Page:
Angela and I are continually blessed by the ministry of Buccleuch Free Church, where we have attended since our first Wednesday night in Edinburgh. The congregation has welcomed us with open arms and has become our home away from home. We still coordinate the monthly International Meal, and I am actively involved in the weekly evangelism ministry of the church. Over the past year, we have interacted with well over a hundred different people—many of whom are non-Christians—from Scotland, England, Germany, and the far corners of the world, especially Chinese graduate and postgraduate students at Edinburgh University. Some only come for a week, others longer, but at least three have become Christians. At the church, I also regularly meet with a Scottish friend of mine for accountability and discipleship and participate in a men’s weekly morning bible study. Angela has a regular ministry to a handful of single woman in the church, participates in a women's bible study, meets with a prayer partner, and works tirelessly to make our flat an inviting and comfortable place for people to visit for tea or a meal. Additionally, I preach on occasion in the wider Free Church and consistently (every 4-8 weeks) at a small Reformed Baptist church where I am working through 1 Peter. Opportunities such as these have proved an incomparable training ground for what we hope to be a lifetime of ministry in the local church.

Angela’s work at the Royal Infirmary continues to be a blessing and a curse. When she commenced her job in April 2006, she was informed that her qualifications in radiology from the USA would not transfer into the UK. No problem. She could work in the department as a clinical assistant, doing menial jobs, but not as a radiographer. Over a year ago she was approached by her supervisor with a proposal to make her an assistant radiographer. It still was less than what she was qualified for, but it was a start. Thirteen months later, however, nothing has materialised, and the whole situation has created a complex of frustrations. But time and again, Angela has risen above the fray. At one particular low point, her director even exclaimed, ‘What kind of person keeps coming back to this job!’ Beyond filling a husband with pride, Angela’s steadfastness in a less than ideal job has resulted in a tremendous Matthew 5:16-type witness that has enabled her to befriend several non-Christians in her department. For these experiences and more we give praise to God.

My studies are at a crucial juncture. I am in the middle of the writing stage of my thesis, and the pressure to finish is mounting! Lord willing, I will submit in the summer. There are moments of weariness, but thankfully I have found a stimulating companion in John Owen. I am continuing to audit the two year systematic theology course at the Free Church College under Principal Donald Macleod, one of the leading reformed theologians of our day. Other work includes reviews for the Banner of Truth Magazine, the Scottish Bulletin of Evangelical Theology, and monergism.com, as well as an article on early church exegesis for reformation21. I am also working on another project which I hope to be able to announce shortly.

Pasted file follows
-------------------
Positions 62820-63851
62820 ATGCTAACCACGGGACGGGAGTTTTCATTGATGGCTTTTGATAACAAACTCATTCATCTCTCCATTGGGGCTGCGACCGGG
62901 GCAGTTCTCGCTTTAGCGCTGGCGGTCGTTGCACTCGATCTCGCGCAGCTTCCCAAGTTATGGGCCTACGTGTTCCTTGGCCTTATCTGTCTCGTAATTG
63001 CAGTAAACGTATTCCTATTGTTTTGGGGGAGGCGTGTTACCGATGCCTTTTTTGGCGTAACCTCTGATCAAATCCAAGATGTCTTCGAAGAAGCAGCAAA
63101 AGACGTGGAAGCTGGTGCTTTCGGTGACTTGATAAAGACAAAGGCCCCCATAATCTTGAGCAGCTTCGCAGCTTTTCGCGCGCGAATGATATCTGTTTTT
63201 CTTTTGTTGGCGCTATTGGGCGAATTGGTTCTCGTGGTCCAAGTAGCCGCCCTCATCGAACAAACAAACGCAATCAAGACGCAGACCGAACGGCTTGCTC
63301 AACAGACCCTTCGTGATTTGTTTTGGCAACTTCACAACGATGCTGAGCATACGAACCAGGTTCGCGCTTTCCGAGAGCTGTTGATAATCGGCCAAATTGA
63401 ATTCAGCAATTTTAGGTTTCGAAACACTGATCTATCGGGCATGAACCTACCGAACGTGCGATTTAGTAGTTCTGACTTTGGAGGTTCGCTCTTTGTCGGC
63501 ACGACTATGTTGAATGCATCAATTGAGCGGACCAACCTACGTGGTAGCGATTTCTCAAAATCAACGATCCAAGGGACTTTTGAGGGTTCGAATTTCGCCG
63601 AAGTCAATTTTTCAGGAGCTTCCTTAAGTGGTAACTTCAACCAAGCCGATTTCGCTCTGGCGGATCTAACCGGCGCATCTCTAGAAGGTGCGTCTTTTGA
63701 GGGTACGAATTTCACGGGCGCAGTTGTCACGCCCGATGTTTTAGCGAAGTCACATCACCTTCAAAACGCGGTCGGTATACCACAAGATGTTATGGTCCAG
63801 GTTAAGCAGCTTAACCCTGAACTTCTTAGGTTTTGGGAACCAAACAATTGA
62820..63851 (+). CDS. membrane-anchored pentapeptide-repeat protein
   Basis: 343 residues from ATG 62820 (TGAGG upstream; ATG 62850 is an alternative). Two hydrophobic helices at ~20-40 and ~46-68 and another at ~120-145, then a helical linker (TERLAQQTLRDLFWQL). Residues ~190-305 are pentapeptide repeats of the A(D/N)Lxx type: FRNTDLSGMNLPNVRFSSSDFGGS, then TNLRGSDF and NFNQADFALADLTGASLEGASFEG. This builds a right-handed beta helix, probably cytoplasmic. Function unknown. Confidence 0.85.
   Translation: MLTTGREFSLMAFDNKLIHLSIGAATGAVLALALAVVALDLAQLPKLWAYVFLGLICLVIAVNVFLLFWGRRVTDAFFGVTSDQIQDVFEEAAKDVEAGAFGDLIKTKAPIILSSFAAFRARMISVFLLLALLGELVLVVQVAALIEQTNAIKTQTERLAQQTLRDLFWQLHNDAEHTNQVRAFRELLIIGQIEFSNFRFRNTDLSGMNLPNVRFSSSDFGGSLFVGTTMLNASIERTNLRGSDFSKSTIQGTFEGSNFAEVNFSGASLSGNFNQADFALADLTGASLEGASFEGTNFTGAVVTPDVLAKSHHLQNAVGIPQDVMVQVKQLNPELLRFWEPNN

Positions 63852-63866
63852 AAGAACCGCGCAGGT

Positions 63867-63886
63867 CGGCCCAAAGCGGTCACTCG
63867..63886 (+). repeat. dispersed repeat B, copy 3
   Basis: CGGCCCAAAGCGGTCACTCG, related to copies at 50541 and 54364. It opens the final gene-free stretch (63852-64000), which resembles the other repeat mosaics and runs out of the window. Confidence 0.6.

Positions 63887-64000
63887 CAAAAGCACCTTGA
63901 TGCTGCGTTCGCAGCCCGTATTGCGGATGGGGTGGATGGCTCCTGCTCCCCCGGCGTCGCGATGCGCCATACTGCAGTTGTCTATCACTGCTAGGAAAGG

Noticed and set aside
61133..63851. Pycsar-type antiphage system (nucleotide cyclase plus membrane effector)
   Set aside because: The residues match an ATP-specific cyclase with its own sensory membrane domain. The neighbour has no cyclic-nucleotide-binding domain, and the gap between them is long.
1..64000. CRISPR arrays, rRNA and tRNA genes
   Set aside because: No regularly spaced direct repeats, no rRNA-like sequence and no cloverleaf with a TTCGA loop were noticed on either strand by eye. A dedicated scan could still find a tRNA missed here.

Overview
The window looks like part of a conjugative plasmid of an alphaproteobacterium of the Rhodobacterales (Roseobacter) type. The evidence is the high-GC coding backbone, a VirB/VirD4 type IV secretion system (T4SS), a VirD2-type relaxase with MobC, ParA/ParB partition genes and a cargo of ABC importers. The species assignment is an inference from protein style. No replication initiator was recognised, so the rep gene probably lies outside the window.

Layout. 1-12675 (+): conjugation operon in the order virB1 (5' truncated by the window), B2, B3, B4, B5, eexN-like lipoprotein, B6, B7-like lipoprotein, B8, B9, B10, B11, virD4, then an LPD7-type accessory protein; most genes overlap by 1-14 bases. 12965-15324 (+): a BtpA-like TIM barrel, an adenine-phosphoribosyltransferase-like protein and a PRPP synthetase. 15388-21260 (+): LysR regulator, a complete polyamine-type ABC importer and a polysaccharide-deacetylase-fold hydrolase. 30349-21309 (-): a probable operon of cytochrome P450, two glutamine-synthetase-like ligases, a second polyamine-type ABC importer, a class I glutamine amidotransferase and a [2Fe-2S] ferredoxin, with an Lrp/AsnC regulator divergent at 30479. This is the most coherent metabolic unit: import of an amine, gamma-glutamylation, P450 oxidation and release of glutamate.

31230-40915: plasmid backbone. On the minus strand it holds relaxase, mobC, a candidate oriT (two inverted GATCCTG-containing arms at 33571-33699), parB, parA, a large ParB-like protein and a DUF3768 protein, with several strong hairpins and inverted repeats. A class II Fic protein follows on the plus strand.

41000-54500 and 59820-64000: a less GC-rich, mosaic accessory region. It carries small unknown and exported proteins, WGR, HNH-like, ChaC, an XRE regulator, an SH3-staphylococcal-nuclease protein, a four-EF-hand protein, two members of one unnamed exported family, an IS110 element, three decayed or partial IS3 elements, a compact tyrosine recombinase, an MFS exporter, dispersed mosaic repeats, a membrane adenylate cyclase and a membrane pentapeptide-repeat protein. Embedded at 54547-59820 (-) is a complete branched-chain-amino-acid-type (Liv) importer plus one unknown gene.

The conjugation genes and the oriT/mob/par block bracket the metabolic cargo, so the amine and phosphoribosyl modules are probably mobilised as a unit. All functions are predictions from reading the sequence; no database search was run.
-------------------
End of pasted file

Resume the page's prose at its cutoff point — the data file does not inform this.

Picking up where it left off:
As Angela and I forge ahead in our final year, please join us in prayer for the following items. First, pray that God would continue to grow our love for Christ and for one another. Second, pray that God would grant us endurance to finish strong in our work (Angela) and study (John) and ministry. Third, pray that God would provide the necessary finances for us to leave Scotland with no debt (so far so good!). Fourth, pray for what’s next as we anticipate where God would have us serve when we leave Scotland. Once again, thank you for your generous support. We could not do this without your help.

Pictures: The top picture was taken on the Isle of Harris; the middle picture is the inside of Point FCS; the bottom is the outside of Point FCS.

The Dever-Thomas Interview

Mark Dever interviews Derek Thomas. Listen to it here.

Friday, September 21, 2007

Reformed Theology Seminary: Faith in Action for Forty Years

Dr Guy Richardson, President of RTS Jackson, tells the incredible story of RTS in this online video.

Monday, September 03, 2007

Our Favorite Pics from Lewis

Below is a slide show of recent pictures from our trip to the Isle of Lewis.

For more pictures--with captions--check out our web-album page. John should (!) have an update about our time later this week.

Friday, August 31, 2007

Tweeddale Clan: Then & Now

Angela and I returned this week from the Isle of Lewis, where I was serving pulpit and pastoral supply for the past month in a local Free Church of Scotland congregation. Our time spent with these dear Christians exceeded our expectations, and our expectations were exceedingly high! More on this very, very soon.

In other news, my father--the chief of the clan--has entered the blogosphere with a fascinating site devoted to all things Tweeddale. Check in out!

Tuesday, March 06, 2007

Biblical Interpretation: Alexandria vs. Antioch

Below is a link to a short article I recently wrote for the good folks at reformation21 (the online magazine of the Alliance of Confessing Evangelicals) for a series on church history called Window on the Past.

Here's the article: Spiritual Truths for Spiritual Minds: The Alexandrian and Antiochene Schools of Biblical Interpretation.

Monday, February 12, 2007

Taking Over?

Recently we enjoyed a mini RTS reunion at Chris and Liz McCune's in Dunfermline.